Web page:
Pick one essay topic whatever you pick let me know I can try and find relevent information my course notes the only referance that should be used is my textbook noted in the assignment outline.
Answer only ONE of the following:
1.Using material from Lesson 5 (and Jones’ chapter 4), what might Jones say about the idealization depicted in the film “Jesus Camp”?
2.Analyze some personal involvement you've had (or someone you know has had) with religion and determine whether your and/or their participation in the religion (NOT the religion itself) would be considered healthy or unhealthy (or some combination of both) using the ideas of at least one of the following:
Freud’s notion of religious ideas as “illusions.”
Jones’ criteria, from the perspective of self psychology, for determining healthy and unhealthy religious participation found in Lesson 2.
Jones' criteria, from the perspective of self psychology, for determining unhealthy and mature religious idealization found in Lesson 5.
Fairbairn's notion of the "moral defense"
Any criteria from Fauteaux for determining healthy or unhealthy religious participation.
Any of Klein's ideas: the paranoid-schizoid position, the depressive position, projective identification.
Any of the major ideas Shaw presents in either or both of his essays that you read.
Winnicott’s ideas as they were related to religion presented in Lesson 7.
Epstein’s notion of surrender.
Ghent’s thoughts about submission and surrender.
Jung’s ideas as they relate to religion.
Hillman’s ideas as they relate to religion.
3. Analyze Jung's account of his religious experience presented in "Confrontation with the Unconscious" using at least one of the ways to distinguish healthy and unhealthy religion presented in the course.
4. Do you agree with Freud that religious ideas are fulfillments of infantile wishes? Why or why not? (Hint: do not get caught up in the details of his argument presented in the reading Future of an Illusion. Just go directly to supporting and developing your reasons for agreeing or disagreeing with his view about religious ideas).
5. Discuss what you imagine at least one of the following would say about Freud’s view that religious ideas are illusions:
Guidelines for writing your essay:
1.Avoid overly generalized opening sentences that really say nothing and cannot be substantiated. Go directly to your response to the essay topic.
2.Be sure to read the essay topic very carefully. You may have written a fine essay, but if you haven't actually addressed the essay topic, your mark will suffer.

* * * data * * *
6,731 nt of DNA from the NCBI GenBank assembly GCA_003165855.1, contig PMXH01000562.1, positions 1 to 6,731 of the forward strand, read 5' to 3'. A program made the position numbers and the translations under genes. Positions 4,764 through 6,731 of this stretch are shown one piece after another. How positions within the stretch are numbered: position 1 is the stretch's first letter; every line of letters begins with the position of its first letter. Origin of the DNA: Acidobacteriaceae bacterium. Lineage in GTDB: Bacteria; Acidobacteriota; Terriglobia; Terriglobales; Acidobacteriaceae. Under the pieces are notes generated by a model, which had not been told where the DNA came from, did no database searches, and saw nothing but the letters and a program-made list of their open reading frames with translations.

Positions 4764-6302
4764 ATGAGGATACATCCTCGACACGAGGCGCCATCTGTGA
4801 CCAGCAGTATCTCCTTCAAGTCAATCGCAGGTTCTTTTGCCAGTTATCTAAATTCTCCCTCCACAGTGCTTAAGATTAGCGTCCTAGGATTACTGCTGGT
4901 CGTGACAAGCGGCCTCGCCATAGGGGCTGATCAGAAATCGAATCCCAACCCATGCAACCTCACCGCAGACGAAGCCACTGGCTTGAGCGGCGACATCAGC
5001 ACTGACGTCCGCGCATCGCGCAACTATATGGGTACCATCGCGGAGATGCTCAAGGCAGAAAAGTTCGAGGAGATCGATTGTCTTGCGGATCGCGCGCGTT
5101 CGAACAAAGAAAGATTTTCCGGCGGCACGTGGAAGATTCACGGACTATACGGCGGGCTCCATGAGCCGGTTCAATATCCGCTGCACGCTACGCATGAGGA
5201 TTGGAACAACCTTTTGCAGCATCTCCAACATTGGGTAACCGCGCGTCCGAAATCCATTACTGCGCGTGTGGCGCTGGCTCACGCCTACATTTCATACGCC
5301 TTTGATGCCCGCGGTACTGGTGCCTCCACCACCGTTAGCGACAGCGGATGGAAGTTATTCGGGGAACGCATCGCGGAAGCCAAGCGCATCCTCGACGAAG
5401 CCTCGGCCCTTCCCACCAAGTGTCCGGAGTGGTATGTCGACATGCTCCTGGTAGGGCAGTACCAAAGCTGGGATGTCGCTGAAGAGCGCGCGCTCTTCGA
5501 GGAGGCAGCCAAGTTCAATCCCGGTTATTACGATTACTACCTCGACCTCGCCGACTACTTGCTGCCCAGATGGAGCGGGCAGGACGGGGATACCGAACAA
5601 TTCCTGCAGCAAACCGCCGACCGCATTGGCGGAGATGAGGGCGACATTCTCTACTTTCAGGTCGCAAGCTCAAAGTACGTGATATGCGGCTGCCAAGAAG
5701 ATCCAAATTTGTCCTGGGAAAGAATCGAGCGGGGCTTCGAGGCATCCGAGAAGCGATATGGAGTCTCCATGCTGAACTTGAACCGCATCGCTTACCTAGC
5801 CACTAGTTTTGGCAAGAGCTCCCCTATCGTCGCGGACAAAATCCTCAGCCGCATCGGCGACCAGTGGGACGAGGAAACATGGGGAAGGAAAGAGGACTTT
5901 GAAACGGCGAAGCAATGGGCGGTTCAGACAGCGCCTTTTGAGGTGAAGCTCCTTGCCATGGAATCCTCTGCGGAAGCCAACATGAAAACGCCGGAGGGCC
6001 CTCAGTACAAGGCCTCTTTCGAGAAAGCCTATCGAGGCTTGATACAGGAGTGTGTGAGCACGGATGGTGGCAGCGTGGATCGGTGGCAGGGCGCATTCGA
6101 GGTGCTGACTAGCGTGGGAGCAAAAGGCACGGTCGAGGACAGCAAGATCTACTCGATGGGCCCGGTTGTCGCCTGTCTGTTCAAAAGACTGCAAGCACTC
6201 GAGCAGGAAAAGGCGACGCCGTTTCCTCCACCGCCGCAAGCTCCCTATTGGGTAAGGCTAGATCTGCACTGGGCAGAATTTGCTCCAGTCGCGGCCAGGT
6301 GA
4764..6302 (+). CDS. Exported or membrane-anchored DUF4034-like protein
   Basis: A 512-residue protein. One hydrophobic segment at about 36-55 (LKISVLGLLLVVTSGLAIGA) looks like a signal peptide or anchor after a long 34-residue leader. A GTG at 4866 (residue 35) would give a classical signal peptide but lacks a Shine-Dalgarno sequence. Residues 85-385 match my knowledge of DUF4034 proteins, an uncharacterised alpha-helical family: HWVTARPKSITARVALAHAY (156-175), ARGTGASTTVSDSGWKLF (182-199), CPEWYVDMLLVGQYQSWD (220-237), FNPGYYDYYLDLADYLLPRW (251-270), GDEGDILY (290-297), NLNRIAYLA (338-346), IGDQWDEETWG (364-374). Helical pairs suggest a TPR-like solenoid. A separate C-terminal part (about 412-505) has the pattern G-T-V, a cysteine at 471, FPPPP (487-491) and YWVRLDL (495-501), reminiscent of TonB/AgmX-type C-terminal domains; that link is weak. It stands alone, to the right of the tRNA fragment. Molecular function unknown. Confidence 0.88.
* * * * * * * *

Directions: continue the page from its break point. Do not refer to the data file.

3.Put clear limits on what you will discuss. Resist saying everything! These are short assignments in which you demonstrate your ability to understand and to think; they are not your life work.
4.Provide transitions between topics; your thoughts should have continuity; they should “hang together.”
5.Support or illustrate your assertions. If, for instance, you agree with an author's point, do not simply announce your agreement, but make sure you go on to say why you agree or disagree.
6.Likewise, do not simply record your reactions (e.g., “I found this subject interesting”) without saying more about your reactions (e.g., say why you found it interesting).
7.No bibliographic reference is needed for common knowledge (e.g., Canada is in North America) or for course material, but if you use course material, provide identifying information (e.g., a page number, a weblink, the minute number of a video, etc.) in the text of your essay so I can follow up your reference if I need to.
8.If however you do use outside sources, provide full references for quoted material including page numbers. Choose a reference form (i.e., footnotes, endnotes, text notes) and use it consistently throughout. I don't care which style you follow, just be consistent.
9.If the topic asks for your views, use the first person (e.g., “I agree with so and so...”).
10.Avoid trying to get too many thoughts into one sentence. If your sentences are getting too long, see if you can divide them into two or three smaller ones.
11.Avoid using words like `he', `him', 'man', 'mankind', etc., to speak for all human experience.
12.Feel free to support your ideas with examples from your own experience, but use these examples only to illustrate, support or challenge some point. In other words, do not simply recount some experience of yours for its own sake. I have no way of marking your experience.
13.Avoid arguments based on any religious or anti-religious assumptions and commitments you might have. It's not that these commitments are unimportant; it's just that this course is about an academic approach to grief, death and dying. I have no way of marking your religious views. As with any personal experiences, feel free to talk about your personal religious views, but only for the purpose of making some larger point. In other words, do not preach or moralize from within any religious perspective.
14.Do not simply reiterate course material.
15.Proofread your work! If you do well in the above skills, but don't have the writing skills to support your good thoughts, your mark will suffer. Information should be found in this text Jones, James. Terror and Transformation: The Ambiguity of Religion in Psychoanalytic Perspective. New York: Taylor and Francis, 2002.